Until recently, conventional wisdom on weight training encouraged people to increase the size of their weights as they became stronger. Logically, it makes sense, but a recently released study is challenging that notion. A lab at McMaster University in Canada has been studying the effects of different types of weight training since 2010, particularly the difference between lifting heavy and lighter weights.
In a study published this month, the lab found that people who lift lighter weights can, in fact, build just as much muscle as those who lift heavier weights over time. The study tracked 49 men who already had experience weight training for a year. Half the group was assigned to lift heavier weights, ones that would cause them to fatigue after performing 10 reps. The other group was assigned lighter weights which would cause fatigue around 25 reps. The training sessions were tracked and administered four times a week for 12 weeks. Surprisingly, the resulting gains between the two groups were identical. Each set of men improved their strength regardless of the weights lifted.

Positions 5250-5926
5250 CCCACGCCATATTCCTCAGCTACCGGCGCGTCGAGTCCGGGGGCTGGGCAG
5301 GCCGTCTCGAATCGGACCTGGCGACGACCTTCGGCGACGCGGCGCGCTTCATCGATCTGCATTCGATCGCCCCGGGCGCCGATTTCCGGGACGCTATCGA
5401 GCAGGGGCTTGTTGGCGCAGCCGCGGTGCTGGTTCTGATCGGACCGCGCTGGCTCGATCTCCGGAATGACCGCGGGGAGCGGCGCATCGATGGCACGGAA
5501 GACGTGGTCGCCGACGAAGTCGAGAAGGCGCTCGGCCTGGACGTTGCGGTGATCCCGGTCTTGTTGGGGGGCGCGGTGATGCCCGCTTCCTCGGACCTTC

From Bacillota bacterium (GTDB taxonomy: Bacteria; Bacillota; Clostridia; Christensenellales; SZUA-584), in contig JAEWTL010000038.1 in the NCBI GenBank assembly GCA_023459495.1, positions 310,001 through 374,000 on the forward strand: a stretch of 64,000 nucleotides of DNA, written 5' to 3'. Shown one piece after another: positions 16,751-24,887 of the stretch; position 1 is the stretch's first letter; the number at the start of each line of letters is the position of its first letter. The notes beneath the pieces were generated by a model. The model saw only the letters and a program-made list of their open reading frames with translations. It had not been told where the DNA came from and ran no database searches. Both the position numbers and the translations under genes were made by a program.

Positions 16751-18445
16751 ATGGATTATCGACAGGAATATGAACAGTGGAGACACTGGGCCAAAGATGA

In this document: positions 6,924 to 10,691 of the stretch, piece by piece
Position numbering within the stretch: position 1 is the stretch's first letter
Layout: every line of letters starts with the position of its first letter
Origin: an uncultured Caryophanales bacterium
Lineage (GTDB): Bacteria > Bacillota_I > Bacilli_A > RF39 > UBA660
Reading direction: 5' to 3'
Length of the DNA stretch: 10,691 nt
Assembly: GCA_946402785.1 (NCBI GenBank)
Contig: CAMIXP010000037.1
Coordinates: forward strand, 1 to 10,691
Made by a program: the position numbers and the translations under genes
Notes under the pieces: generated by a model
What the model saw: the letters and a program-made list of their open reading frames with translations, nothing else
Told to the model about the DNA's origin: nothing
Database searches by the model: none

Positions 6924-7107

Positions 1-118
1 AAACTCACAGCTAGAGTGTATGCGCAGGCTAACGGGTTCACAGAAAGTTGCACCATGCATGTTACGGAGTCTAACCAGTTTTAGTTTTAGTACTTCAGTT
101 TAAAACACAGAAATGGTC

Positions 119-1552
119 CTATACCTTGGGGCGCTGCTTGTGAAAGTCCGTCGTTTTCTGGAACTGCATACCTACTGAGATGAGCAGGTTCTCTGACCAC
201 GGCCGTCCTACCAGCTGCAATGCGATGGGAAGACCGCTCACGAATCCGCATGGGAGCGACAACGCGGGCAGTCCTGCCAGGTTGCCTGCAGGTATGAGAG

Although the study only monitored men, the scientists have plans to test the same study on women. They hypothesised that it is muscle fatigue — not the actual size of the weight — which builds stronger muscles. While the team also didn't differentiate which exercise was ultimately more beneficial, Dr. Stuart Phillips, who led the study, told the New York Times that "some people will find it much easier or less intimidating" to lift lighter weights. So next time you hit the gym on your quest for sculpted arms, remember you can use lighter weights with more reps and still achieve the same results.